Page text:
All stories contain four elements that can determine structure: milieu, idea, character and event. Here's a look at each one and how each will affect your novel.
by Orson Scott Card
In his session “The Psychology of Character Motivation,” Edgar-nominated author D.P. Lyle, MD, shared this invaluable exercise for developing your characters’ motivations as your story unfolds.
by Jessica Strawser, reporting from ThrillerFest 2010 (New York City)
Sometimes writers need a little inspirational nudge. Try these exercises to help get you started.
Matters of vital concern to fiction writers.
In this excerpt from 179 Ways to Save a Novel, author Peter Selgin discusses ways to defeat the writer's sworn enemy: the cliche.
Never underestimate the power of suspense—in any genre. Use these surefire techniques to make your book one readers won’t be able to put down.
by Elizabeth Sims
Everything needed to learn invaluable and timeless techniques for writing science fiction and fantasy, as well as tips for building an entirely new and believable world.
Transposing your own powerful feelings, opinions, joys and sadness to your characters, every day, is the way to instill in your pages the wisdom that is living inside your novel—and you.
by Donald Maass
Concerned that friends and family will be upset by what you write about them (even if it's in the context of your life)? These tips gleaned from top essayists may keep you from ending up in a sticky situation with your writing.
by Kim Schworm Acosta
The trick to a great title is to find a happy balance between the all-too-forgettable and the truly over-the-top. You want to choose something that makes your readers think: What a fantastic title! Why didn’t I come up with it? Here’s how to do just that.
by Jacob M. Appel
How do you follow up a smash hit like The Time Traveler’s Wife? For artist and author Audrey Niffenegger, it all comes down to embracing the freedom to create—on your own terms.
by Jessica Strawser
Here's your step-by-step guide to the publishing process–how it works, why you need to know and how you can play an influential role in your book’s success.
by Jerry D. Simmons
With a body of work spanning five decades, a Pulitzer Prize and membership in the Academy of Arts and Letters, Anne Tyler is a testament to the best kind of longevity—and the purity of the written word.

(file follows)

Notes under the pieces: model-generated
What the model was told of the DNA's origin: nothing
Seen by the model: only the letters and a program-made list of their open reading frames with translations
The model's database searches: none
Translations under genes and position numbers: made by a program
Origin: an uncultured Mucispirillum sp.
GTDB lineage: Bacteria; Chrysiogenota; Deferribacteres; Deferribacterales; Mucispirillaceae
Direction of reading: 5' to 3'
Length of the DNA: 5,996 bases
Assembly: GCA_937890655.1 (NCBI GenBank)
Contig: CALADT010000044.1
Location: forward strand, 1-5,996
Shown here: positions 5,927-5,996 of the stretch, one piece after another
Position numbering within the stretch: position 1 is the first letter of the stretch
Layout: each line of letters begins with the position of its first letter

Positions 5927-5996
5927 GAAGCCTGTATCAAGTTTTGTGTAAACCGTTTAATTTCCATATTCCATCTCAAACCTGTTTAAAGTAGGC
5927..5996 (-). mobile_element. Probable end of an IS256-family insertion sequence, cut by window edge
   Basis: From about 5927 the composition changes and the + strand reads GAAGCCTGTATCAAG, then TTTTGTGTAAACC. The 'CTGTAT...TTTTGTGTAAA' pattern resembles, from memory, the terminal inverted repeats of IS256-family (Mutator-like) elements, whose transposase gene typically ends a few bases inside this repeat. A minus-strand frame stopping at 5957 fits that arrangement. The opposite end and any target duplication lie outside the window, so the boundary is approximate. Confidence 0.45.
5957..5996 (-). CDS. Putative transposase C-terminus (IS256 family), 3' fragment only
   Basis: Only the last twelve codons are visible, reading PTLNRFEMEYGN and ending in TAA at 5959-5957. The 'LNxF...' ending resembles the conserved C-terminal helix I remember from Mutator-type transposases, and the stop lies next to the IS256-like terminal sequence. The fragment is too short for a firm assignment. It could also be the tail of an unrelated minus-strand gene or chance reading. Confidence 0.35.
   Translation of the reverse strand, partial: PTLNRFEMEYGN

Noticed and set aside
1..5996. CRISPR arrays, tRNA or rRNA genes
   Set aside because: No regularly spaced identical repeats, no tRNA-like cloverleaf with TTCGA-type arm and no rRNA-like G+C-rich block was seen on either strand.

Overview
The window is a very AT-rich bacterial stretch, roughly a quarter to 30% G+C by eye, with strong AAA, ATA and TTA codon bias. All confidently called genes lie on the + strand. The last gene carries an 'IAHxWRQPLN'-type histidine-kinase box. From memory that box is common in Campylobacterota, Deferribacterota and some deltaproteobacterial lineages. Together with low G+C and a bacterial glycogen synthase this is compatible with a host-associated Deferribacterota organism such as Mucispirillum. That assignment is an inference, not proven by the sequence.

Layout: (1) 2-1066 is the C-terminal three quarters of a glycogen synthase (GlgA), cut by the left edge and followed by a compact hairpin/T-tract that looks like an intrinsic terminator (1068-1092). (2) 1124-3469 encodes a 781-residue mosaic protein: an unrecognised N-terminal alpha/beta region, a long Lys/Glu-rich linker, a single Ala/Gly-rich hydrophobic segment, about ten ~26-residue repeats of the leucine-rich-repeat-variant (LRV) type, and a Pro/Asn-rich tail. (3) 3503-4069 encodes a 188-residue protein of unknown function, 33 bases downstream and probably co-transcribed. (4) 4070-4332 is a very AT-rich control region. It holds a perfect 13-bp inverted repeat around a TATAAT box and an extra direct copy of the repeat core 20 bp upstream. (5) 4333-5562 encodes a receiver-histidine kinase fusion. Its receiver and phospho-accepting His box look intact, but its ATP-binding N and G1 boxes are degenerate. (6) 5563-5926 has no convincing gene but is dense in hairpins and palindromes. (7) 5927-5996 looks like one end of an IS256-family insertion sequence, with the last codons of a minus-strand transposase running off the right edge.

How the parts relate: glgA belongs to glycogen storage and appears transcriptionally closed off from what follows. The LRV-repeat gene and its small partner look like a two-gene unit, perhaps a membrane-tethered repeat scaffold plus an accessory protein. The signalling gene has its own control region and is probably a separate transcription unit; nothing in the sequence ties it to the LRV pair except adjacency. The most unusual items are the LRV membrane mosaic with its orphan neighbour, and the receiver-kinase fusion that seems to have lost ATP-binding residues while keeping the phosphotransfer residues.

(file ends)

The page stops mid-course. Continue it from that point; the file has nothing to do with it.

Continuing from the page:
by Jessica Strawser
Creating characters’ backstories before you start writing is crucial because you’ll want to determine each one’s past experiences and the repercussions these experiences will have on your story before you begin. Here's a close look at the different ways you can introduce backstory.
by Rachel Ballon
Here are 4 simple exercises to help you invent characters for your fiction.
by Nancy Kress
The Life, Art and Business of Fiction
Push forward your writing (and your career) even when the phone isn’t ringing.
by Art Spikol
Here are some simple techniques for revising scenes so your edifice will stand the test of time.
by James Scott Bell
Karen Dionne, author of Freezing Point, reveals what her late hero, Michael Crichton, taught her about crafting solid fiction.
Rough up your first draft to get to the good stuff.
by Elizabeth Sims
What should you expect from a worthwhile fiction workshop? Here's the inside scoop.
by Charles Johnson
Whether you build it yourself or hire a designer, your website can do more than bring you into the 21st century—it can be an invaluable part of your marketing arsenal.
by Linda Formichelli
Read chapter 9, "Beginnings," from The Glimmer Train Guide to Writing Fiction, Volume 1: Building Blocks
Read chapter 1, "What is Plot, Anyway?" of Write Great Fiction: Plot & Structure.
At the 2008 Maui Writers Conference, bestselling thriller writer Gary Braver (Skin Deep) said that dread drives thrillers. You know who the good guys and bad guys are. Dull moments will lose an audience, and writers can't afford to lose an audience, even for one page. To captivate an audience (and agents and publishers),...